Systemic family therapy

There are many forms of FT,792 most of which are informed primarily by structural family systems theory793 and drawing on a wide range of techniques from other interventions, such as CBT. This can make assessing its effectiveness quite challenging, as some forms of therapy are essentially systems-focused cognitive–behavioural interventions.

Multisystemic therapy

Multisystemic therapy (MST) is a short-term, multifaceted intervention for children and young people with serous psychosocial and behavioural problems. It differs from FT in that it includes a combination of multiple systems in the treatment focus, such as family, peers, school, neighbourhood or community. Consistent with social ecological theories of human development, this broader focus is based on the view of the programme developers – that children’s difficulties are caused and maintained by multiple factors within these systems and their interaction. The intervention therefore focuses on identifying and targeting these factors in order to reduce symptoms and distress142,794 and promote health.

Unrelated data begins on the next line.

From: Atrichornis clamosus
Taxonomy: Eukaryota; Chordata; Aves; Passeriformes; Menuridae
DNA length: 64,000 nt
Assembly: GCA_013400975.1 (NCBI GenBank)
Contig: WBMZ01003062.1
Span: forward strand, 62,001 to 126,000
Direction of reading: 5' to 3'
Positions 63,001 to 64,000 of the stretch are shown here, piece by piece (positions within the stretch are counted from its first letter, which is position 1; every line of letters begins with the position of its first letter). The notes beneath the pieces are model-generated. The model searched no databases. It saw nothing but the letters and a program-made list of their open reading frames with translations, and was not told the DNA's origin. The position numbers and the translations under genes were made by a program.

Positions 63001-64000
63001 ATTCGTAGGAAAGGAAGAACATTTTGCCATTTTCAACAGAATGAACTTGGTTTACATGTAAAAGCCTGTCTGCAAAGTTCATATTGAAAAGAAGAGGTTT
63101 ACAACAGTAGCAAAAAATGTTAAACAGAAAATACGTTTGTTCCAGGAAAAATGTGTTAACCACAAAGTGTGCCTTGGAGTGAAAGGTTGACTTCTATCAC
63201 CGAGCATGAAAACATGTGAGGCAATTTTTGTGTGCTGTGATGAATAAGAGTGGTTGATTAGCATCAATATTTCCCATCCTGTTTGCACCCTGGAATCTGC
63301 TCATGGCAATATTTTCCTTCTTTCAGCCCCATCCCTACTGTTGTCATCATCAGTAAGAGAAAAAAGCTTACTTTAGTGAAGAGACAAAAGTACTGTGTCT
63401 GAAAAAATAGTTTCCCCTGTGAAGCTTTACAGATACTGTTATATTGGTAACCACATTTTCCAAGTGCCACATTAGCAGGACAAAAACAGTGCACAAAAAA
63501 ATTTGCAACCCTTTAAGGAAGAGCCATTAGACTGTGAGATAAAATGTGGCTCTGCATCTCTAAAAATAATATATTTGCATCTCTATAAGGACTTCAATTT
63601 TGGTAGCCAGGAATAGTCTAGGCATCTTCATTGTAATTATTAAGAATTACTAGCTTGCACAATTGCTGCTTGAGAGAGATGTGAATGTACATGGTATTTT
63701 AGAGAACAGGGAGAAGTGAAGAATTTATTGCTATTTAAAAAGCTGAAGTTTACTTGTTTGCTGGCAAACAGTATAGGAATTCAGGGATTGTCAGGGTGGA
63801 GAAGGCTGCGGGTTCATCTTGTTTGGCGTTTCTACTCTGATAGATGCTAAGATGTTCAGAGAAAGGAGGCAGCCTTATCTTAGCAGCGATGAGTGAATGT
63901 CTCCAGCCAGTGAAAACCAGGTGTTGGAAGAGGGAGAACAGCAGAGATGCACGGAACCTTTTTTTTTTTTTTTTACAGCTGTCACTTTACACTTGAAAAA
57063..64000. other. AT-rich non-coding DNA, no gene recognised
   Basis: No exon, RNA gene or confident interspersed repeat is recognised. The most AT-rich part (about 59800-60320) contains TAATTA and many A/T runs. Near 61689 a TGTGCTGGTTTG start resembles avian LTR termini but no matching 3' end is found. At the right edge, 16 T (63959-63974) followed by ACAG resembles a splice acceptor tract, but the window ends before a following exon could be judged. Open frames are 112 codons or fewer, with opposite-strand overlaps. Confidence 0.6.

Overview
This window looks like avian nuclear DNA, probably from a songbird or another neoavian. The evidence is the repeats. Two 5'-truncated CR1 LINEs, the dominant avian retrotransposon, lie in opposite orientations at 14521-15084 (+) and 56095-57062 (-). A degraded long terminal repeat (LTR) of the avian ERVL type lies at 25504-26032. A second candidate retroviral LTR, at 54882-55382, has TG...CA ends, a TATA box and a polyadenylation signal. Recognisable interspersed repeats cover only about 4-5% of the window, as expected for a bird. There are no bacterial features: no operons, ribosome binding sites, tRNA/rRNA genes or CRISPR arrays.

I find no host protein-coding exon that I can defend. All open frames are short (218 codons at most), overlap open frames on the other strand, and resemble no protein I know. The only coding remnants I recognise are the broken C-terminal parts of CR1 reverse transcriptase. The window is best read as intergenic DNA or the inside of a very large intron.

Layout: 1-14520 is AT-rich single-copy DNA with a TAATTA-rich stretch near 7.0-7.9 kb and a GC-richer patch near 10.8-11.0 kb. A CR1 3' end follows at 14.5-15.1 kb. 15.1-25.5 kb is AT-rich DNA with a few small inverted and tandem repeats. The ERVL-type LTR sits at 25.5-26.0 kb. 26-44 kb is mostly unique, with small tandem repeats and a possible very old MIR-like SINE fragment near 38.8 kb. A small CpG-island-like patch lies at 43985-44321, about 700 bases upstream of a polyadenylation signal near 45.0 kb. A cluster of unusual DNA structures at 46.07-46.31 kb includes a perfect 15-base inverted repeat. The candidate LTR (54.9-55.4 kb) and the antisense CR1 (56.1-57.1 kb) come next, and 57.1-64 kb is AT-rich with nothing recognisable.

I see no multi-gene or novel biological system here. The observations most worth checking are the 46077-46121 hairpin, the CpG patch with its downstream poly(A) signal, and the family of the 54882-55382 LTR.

Psychoeducational interventions

At the heart of psychoeducational interventions is the view that helping people to understand how their problems have arisen and how they are maintained is an important first step in empowering them to address those problems. Information or education is therefore at the heart of psychoeducational interventions. It may include information about available resources that people might access and direct instruction on coping strategies or change strategies. The educational component is often combined with other activities designed to support change, and psychoeducational interventions are often run in group formats in order to enable the modelling of acceptable behaviour, modifying of inappropriate behaviour and the development of social competencies.152